y80 Great Poems from Chaucer to NowGeoff Page
Sydney:University of New South Wales Press,2006Z13139992006anthology poetry criticism A collection of Page's criticisms previously published separately in the Canberra Times under the title 'ReVerse'.Sydney:University of New South Wales Press,2006
'This is a comprehensive survey of Australian poetic achievement, ranging from early colonial and indigenous verse to contemporary work, from the major poets to those who deserve to be better recognised.' (Provided by the publisher).
ySixty Classic Australian PoemsGeoff Page,
Sydney:University of New South Wales Press,2009Z15702962009single work criticism (taught in 3 units)'This is a superb introduction to poetry from the nineteenth century to the present. With insight and insider knowledge, poet Geoff Page emphasises the contribution made by the notable generation of Australian poets who emerged during and just after World War II. It includes several contemporary poems which are likely to become classics in the near future. Each poem is followed by a short, lively essay discussing its merits and suggesting why it might be considered a classic.' (Publisher's blurb)Sydney:University of New South Wales Press,2009
'Some of the best, most significant writing produced in Australia over more than two centuries is gathered in this landmark anthology. Covering all genres - from fiction, poetry and drama to diaries, letters, essays and speeches - the anthology maps the development of one of the great literatures in English in all its energy and variety.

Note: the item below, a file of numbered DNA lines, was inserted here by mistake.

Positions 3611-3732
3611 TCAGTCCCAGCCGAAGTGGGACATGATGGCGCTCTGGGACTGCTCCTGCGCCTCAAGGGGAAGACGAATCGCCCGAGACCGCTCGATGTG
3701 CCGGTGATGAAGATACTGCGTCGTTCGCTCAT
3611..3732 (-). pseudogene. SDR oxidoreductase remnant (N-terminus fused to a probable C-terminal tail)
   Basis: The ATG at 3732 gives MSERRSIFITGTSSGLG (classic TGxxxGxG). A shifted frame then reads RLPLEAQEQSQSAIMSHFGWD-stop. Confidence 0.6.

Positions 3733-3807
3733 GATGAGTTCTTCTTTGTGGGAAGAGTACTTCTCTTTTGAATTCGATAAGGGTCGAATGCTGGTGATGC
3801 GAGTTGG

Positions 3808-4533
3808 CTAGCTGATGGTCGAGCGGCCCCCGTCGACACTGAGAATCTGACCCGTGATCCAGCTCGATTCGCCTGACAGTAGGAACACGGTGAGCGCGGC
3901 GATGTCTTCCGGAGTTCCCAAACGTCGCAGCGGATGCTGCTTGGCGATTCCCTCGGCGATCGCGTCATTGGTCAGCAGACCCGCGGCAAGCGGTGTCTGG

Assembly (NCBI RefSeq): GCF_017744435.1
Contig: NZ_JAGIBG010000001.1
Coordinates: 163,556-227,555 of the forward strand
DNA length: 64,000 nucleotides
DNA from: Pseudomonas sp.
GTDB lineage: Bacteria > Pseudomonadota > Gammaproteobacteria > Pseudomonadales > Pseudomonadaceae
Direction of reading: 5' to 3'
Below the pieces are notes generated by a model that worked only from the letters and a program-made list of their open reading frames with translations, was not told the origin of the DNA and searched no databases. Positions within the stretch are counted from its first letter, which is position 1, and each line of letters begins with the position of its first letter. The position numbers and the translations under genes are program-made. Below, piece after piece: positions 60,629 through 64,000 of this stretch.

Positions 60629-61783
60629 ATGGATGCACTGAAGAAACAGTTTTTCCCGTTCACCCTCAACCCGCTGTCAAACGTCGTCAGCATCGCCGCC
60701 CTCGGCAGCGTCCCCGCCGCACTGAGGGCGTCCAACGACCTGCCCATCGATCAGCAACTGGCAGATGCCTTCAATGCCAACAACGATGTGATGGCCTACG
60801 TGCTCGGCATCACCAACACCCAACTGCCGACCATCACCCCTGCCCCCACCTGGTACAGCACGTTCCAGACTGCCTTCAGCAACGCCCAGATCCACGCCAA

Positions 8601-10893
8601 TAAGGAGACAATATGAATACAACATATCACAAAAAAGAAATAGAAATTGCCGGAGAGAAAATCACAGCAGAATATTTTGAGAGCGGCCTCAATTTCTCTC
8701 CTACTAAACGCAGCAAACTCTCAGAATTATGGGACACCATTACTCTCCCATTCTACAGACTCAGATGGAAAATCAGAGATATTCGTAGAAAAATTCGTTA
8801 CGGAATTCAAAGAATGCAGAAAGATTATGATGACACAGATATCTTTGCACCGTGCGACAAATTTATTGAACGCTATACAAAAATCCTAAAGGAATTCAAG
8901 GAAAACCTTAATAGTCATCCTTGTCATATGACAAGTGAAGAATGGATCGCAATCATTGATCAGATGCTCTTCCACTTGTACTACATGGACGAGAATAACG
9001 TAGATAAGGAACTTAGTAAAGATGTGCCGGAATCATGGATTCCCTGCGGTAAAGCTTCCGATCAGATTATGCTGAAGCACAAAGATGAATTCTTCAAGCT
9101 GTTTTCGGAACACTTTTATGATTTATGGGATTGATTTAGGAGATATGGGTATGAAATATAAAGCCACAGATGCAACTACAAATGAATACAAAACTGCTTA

'The writing reflects the diverse experiences of Australians in their encounter with their extraordinary environment and with themselves. This is literature of struggle, conflict and creative survival. It is literature of lives lived at the extremes, of frontiers between cultures, of new dimensions of experience, where imagination expands.
'This rich, informative and entertaining collection charts the formation of an Australian voice that draws inventively on Indigenous words, migrant speech and slang, with a cheeky, subversive humour always to the fore. For the first time, Aboriginal writings are interleaved with other English-language writings throughout - from Bennelong's 1796 letter to the contemporary flowering of Indigenous fiction and poetry - setting up an exchange that reveals Australian history in stark new ways.
'From vivid settler accounts to haunting gothic tales, from raw protest to feisty urban satire and playful literary experiment, from passionate love poetry to moving memoir, the Macquarie PEN Anthology of Australian Literature reflects the creative eloquence of a society.